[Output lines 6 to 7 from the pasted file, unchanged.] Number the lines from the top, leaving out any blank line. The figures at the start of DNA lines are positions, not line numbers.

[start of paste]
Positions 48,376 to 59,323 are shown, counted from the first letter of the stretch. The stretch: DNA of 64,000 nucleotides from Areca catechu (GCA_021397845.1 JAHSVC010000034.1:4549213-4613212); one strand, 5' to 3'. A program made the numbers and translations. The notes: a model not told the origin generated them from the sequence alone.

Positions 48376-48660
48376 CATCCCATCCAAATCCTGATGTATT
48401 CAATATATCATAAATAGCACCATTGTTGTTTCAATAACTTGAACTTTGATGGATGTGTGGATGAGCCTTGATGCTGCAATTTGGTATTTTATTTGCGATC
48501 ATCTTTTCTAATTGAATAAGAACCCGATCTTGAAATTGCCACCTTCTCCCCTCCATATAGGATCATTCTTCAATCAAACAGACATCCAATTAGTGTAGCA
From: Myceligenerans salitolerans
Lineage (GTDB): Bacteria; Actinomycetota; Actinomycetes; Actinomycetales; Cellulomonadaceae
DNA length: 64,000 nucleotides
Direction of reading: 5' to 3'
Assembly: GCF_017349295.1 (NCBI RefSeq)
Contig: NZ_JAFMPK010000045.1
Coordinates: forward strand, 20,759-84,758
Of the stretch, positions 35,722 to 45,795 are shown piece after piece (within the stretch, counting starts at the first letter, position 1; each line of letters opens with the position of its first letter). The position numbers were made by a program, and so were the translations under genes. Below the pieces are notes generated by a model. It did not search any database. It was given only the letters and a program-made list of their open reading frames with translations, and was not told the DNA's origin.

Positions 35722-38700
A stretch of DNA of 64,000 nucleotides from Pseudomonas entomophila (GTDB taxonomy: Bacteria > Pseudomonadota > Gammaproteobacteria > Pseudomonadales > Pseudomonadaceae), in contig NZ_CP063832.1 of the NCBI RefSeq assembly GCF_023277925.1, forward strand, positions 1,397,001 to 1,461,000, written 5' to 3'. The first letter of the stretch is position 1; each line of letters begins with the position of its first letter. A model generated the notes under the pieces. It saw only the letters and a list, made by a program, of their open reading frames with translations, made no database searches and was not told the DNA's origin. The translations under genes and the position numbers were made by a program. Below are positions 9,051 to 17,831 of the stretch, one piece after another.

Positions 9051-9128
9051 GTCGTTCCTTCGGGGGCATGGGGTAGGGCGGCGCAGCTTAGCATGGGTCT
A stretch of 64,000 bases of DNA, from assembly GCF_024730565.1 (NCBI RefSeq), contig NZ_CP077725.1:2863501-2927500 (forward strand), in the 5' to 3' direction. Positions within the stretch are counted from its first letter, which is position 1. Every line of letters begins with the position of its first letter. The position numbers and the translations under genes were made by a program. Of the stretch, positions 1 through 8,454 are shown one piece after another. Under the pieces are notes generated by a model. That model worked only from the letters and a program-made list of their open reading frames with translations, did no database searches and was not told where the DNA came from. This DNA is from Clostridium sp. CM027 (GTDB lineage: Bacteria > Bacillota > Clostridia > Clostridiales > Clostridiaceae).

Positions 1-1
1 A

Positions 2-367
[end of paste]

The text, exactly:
From: Myceligenerans salitolerans
Lineage (GTDB): Bacteria; Actinomycetota; Actinomycetes; Actinomycetales; Cellulomonadaceae